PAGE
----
A primary goal for Environmental Health & Safety is the protection of employees from on-the-job injuries and illnesses. When injuries or illnesses do occur, immediate respond to the needs of the injured or ill is important.
First aid is the immediate, temporary treatment given in the event of an accident or illness before the doctor arrives. First aid also includes self-help in the absence of medical facilities and personnel. Immediate first aid may be the difference between complete recovery, permanent impairment, or death.
Check the victim(s) quickly for any life-threatening conditions, such as the following:
- Trouble breathing
- Chest pain or pressure
- Severe bleeding
- Head, neck, or back injury.
- Call 911 or the UHD emergency number x9811 (713-221-9811), and:
- provide the location of the emergency;
- describe what happened and what seems to be wrong;
- describe what first aid is being given;
- DO NOT hang up until the dispatcher hangs up; and
- return to the scene to help care for the victim.
If the victim is unconscious, open his or her airway and check for breathing, pulse, and severe bleeding.
- While waiting for medical professionals to arrive, begin rescue breathing or CPR and
then control any severe bleeding and treat for shock or administer other appropriate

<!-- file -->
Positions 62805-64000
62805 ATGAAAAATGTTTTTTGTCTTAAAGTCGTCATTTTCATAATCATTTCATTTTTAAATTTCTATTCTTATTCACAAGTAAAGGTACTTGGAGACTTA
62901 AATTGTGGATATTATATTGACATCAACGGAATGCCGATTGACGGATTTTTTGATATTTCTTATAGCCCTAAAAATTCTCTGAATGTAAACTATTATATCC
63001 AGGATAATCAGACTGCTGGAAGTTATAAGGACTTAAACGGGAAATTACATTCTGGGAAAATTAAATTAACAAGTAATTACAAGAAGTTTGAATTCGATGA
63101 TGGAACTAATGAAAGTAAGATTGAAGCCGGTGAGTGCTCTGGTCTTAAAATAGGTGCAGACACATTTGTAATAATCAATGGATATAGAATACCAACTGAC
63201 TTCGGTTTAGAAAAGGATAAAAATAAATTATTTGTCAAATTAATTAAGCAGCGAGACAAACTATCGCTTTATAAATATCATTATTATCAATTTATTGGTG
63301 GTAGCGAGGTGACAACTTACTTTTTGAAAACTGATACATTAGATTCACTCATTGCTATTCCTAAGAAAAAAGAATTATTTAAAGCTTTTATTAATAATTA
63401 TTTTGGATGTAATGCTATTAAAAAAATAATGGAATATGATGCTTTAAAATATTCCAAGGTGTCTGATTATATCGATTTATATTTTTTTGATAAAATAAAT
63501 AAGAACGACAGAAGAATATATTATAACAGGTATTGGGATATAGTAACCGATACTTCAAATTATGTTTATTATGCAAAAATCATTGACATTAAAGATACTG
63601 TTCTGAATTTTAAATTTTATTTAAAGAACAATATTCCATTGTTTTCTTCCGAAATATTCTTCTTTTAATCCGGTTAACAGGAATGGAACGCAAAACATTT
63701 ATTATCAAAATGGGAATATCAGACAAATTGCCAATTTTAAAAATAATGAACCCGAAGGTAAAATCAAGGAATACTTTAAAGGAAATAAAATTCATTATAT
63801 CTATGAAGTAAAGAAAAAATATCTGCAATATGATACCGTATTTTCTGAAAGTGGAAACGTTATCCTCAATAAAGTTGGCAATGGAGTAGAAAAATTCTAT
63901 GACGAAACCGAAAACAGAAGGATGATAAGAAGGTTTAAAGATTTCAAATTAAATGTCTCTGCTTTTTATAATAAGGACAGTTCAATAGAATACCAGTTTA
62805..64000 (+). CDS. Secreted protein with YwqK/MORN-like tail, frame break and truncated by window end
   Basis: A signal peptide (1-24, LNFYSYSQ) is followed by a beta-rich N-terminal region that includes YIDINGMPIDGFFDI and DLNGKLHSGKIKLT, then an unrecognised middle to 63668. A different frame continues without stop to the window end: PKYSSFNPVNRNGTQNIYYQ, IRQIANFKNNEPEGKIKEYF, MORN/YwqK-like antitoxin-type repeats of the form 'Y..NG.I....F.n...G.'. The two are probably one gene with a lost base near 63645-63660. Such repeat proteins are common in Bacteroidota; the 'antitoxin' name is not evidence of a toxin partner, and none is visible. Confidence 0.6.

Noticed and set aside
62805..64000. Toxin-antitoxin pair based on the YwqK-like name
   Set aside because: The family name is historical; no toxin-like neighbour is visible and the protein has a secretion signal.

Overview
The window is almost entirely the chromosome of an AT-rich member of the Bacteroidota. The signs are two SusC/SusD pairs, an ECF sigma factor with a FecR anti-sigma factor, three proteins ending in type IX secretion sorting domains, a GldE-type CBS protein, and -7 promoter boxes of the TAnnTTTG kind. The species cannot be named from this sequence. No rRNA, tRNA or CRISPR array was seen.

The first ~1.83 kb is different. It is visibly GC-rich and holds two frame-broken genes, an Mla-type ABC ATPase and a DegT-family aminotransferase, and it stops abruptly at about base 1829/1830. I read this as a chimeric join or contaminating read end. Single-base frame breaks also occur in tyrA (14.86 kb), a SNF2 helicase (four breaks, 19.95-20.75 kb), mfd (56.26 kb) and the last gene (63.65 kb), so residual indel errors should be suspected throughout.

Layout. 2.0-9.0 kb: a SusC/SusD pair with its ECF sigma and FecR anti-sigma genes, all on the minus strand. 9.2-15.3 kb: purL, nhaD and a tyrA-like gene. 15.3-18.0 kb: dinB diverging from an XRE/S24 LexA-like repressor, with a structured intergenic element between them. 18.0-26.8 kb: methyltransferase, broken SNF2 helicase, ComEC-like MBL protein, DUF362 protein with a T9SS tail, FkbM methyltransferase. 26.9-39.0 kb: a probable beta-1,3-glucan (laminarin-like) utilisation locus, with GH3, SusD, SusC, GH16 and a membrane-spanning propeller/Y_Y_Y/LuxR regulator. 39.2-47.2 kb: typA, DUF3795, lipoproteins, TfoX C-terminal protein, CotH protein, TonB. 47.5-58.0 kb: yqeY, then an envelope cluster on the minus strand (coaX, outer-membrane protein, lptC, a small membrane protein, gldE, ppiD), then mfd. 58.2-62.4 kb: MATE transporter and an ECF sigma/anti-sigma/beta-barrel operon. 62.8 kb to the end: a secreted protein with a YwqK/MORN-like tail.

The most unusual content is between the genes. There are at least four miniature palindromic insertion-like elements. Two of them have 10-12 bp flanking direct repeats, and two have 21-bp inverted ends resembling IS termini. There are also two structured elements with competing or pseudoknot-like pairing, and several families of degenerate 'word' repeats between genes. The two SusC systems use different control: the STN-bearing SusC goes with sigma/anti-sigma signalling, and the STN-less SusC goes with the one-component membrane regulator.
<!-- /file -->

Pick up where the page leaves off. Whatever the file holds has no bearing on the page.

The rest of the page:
first-aid treatment (AED).
State employees who are placed in situations requiring first aid or emergency care should be aware of the Good Samaritan Law. The purpose of this statute is to encourage both certain medically trained persons and laypersons to render aid in emergency situations. The statute provides a waiver for acts constituting ordinary negligence. The basic provisions of this statute are as follows:
- A person who in good faith administers emergency care at the scene of an emergency but not in a hospital or other health care facility or means of medical transport is not liable in civil damages for an act performed during the emergency unless the act is willfully or wantonly negligent.
This provision does not apply to a person administering care for or in expectation of remuneration or whose negligent act or omission was a producing cause of the emergency for which care is being administered.
- Persons not licensed in the healing arts who in good faith administer emergency care as emergency medical service personnel are not liable in civil damages for an act performed in administering the care unless the act is willfully or wantonly negligent.
This provision applies without regard to whether the care is provided for or in expectation of remuneration.
Information provided by the State Office of Risk Management (SORM).